Take everything one day at a time and don't be too hard on yourself.
In the past year, I have grown not only as a musician, but as an individual. All of my teachers are incredible, and I feel so fortunate to be able to study with some of the best musicians in the world. The conservatory is superb in all aspects, but my friends that I have met in Cleveland have forever changed my life, and I know they will always be a part of my life. In a new and intimidating environment, your friends are the key to succeeding and thriving. We have grown so much together in only a year, and I look forward to what other adventures we are going to have together in the upcoming years. My experience at the conservatory has allowed me to venture into adulthood with confidence and ever-growing inspiration. I feel that by surrounding myself with top-notch musicians and incredible friends, I am able to become the person I am meant to be. I am discovering myself day by day, and with the help of my teachers and my colleagues, my future is being laid right before my eyes. I cannot express how enthusiastic I am for the upcoming years at the conservatory.
Continue to work hard in school and on your instrument. It is well worth all the time spent to get to where you want to be. Enjoy the time that you have left in high school, but know that all your hard work in the past year has paid off. The transition will be tough because it is such a different place and way of life, but you know this is where you are supposed to be. Leaving your friends and family from home will be difficult at first, but you will keep in touch and you will find great new friends who share your love for music. Your passion for music and for your instrument will drive you to work hard during your first year, and always have your eye on that final goal you hope to achieve by the end of your time at college.
Savor every minute. I think the phrase carpe diem is cliche for a reason. Knowing how I handled freshman year, I would grab my high school senior self, and shake him by the shoulders and say "YOU MUST MAXIMIZE YOUR EXPERIENCE!!!" In college, you cannot take anything for granted because the availibility of resources can shift from semester to semester. That is a nice feature, so you have a lot of options, but you MUST take adavangte of them when you have the opportunity.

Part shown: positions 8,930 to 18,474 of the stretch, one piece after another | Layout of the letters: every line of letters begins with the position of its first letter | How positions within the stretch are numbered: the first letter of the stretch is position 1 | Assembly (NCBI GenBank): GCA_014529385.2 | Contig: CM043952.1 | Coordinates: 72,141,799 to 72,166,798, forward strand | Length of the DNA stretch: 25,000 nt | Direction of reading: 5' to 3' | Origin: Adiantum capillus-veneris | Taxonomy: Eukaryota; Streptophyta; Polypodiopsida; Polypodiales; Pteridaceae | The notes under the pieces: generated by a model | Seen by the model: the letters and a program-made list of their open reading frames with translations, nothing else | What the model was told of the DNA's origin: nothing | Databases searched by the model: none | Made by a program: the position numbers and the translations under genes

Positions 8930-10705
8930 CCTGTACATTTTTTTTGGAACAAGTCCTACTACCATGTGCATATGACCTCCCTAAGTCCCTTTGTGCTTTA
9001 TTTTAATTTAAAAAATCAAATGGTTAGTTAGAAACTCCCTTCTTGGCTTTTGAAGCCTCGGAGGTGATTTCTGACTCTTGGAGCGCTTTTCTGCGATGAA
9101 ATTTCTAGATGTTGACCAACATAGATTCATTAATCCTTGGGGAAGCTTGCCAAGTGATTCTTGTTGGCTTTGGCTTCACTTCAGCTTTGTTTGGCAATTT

On another note, positivity is the only other thing I'll stress to my high school self. There are too many beautiful relationships to be made, and if you go through school being an asshole (or just not as nice as you possibly can be) then things in every walk of life can suffer. Beyond the trumpet there is more depth than I could have know at that age, but I urge you young Conrad Jones to treat others the way you want to be treated and to work as hard as you can with Prof. Sullivan becuase he is going to leave and you don't know it yet!!!!!!!
Back in high school, before I decided I wanted to pursue music as a career, grades meant everything. I didn't hang out with friends, I never stoped working and always keept a strict schedule even during breaks. I worked really hard for school but failed to see the broader picture and the meaning of life. Now into my second year in school was when I realized that it's not the grade that matters, but how much you are learning and growing as a person. Instead being overly stressed about being the best in class, I focused on learning more than just to prepare for the test. Therefore, I was actually enjoying the material I was studying. Learning is such an excitement that can only be the most effective when it is self motivated. Also, I allowed myself to take a break, see the world and do things that I wouldn't normally do. Now I see life as a promising enjoyment instead of working and competing only to achieve something. I am truly thankful for the discovery and would continue to motivate myself and discover more of life.
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